Russell Shone also features in the Clearing article and has experience of both options. He enrolled on a course he had found through Clearing, found it not right, left, retook his A-levels, still didn't get quite the right grades – and found a place through Clearing for the second time. He is now on the perfect course.

A word of warning about the resit option: do ask advice from the staff who taught you. If they genuinely think that you have reached your academic ceiling, it could be unwise to put yourself through another whole year's A2 work. Another alternative is to reapply for next year on a less demanding (in terms of entry grades) course and take a gap year. In that year you can do all sorts of things – from voluntary work as done by Prince William to learning a new skill, such as a language, to taking a job and saving some cash towards your higher education expenses.

Whatever you decide – do talk all the options through with someone who can stand back and give impartial advice.

Good luck!

CASE STUDY: Wendy Lowth

Wendy Lowth, 19, first year of a law degree at Southampton Institute. She has A-levels in classical civilisations (B), law (C), English literature (E), general studies (B) from Barton Peveril sixth-form College, Eastleigh, Hants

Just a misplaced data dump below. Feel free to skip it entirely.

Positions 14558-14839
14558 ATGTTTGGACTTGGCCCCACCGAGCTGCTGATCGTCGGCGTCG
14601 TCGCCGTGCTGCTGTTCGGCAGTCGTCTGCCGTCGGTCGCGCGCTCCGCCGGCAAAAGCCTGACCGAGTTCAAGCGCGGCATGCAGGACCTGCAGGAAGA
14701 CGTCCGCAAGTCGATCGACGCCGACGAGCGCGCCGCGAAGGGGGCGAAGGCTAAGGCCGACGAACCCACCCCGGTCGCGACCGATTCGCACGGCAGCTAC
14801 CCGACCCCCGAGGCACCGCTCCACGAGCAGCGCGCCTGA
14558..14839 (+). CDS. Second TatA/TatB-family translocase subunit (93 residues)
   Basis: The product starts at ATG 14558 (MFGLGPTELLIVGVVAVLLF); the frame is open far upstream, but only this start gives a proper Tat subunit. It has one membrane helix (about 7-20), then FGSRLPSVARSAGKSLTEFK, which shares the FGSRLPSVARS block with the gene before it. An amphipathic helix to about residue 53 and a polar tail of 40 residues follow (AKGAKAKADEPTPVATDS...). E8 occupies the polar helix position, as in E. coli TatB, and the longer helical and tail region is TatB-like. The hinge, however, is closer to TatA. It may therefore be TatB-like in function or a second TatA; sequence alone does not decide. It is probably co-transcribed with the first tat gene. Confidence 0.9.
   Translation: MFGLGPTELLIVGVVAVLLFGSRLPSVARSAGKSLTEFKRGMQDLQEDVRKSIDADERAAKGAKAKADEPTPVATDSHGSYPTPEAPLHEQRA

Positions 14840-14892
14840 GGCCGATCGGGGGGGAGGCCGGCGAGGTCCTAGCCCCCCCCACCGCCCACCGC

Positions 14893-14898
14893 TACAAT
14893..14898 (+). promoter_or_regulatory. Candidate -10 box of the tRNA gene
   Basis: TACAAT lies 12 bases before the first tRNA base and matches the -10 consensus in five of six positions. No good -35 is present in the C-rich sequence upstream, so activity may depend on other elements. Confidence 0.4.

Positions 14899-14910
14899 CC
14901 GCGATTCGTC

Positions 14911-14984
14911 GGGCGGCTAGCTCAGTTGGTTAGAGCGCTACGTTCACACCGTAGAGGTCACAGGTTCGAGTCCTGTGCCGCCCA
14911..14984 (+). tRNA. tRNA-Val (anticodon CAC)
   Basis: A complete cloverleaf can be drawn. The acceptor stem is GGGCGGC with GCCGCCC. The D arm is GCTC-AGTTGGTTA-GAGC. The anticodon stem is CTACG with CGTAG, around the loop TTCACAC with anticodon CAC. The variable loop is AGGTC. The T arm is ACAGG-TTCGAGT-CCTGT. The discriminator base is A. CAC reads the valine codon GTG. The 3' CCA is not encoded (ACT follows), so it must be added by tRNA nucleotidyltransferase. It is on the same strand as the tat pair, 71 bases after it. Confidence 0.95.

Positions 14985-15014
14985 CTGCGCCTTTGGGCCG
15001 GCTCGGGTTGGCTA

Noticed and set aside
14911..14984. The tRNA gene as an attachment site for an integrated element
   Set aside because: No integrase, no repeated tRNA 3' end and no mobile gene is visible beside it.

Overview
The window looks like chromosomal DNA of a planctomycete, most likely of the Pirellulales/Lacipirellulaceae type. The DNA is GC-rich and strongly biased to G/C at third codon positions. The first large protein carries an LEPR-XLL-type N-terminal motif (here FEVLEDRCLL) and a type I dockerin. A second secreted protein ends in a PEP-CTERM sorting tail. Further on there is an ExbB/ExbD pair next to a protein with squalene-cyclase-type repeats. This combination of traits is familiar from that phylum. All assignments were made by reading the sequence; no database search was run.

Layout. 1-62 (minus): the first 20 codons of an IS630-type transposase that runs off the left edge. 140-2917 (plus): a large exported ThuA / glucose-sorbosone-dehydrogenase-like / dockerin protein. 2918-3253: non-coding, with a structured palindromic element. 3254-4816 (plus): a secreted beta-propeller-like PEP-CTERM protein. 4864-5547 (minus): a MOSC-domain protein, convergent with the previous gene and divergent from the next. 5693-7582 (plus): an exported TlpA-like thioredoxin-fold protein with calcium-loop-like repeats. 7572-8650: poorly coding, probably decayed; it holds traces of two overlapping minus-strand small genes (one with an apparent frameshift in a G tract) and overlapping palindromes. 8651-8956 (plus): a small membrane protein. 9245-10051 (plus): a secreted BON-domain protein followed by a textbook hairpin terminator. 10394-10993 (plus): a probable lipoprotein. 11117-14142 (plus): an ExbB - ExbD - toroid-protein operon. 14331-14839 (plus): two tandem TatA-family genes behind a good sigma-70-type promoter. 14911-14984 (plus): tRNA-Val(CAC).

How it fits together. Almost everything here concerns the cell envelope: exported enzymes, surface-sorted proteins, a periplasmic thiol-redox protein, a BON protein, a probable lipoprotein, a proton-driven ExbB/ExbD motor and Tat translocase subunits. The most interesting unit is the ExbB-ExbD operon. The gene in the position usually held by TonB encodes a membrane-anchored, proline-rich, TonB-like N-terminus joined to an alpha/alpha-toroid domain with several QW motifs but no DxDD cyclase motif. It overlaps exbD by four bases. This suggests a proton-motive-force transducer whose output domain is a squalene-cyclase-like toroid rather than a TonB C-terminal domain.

This time last year I thought my life was over! I needed AAB grades to study law and I'd worked so hard for two years that I thought I would have no problem.

Mum took me to college and waited in the car. My friends and I all got our envelopes and went outside. Suddenly they were all screaming because they had what they needed; I was in a heap – in total shock. Mum said all the right things: I'd done my best and there would be a place somewhere.

I rang my firm choice university. They said I was still under consideration and would have to wait until Monday. I didn't want to do that. I saw Southampton Institute on the vacancy list and phoned there next. I got a really helpful person on the hotline who told me she was a student herself. She said my grades were fine and I would be offered a place, but it couldn't be confirmed until I had my CEF. I was worried in case places went in the meantime, but she told me there were enough places for people with my grades and she advised me to relax. That made me feel better instantly.

I had to wait about 10 days for my CEF. I rang back and was invited to visit the next day. I knew at once I could be happy here: people were friendly, the facilities were brilliant and most of the buildings new and well equipped.

This August I shall be working on the Clearing hotline. If you ring and get me, I shall understand exactly how you're feeling!" Wendy's advice – be proactive. Get moving!

WHERE TO GET INFORMATION

UCAS
From Thursday 15 August until Friday 13 September, the UCAS website, www.ucas.com, will hold all the information you will need on Clearing procedures. You will be able to make an interactive course search. The site will be updated daily.

The media
You can also find lists of vacant places in The Independent and The Independent on Sunday between 15 and 23 August.

Teachers
Subject teachers, heads of sixth form, etc. can advise you on realistic chances of improving grades through resits or on a change of subject. Advisers from careers companies and Connexions can advise on all the options, including employment.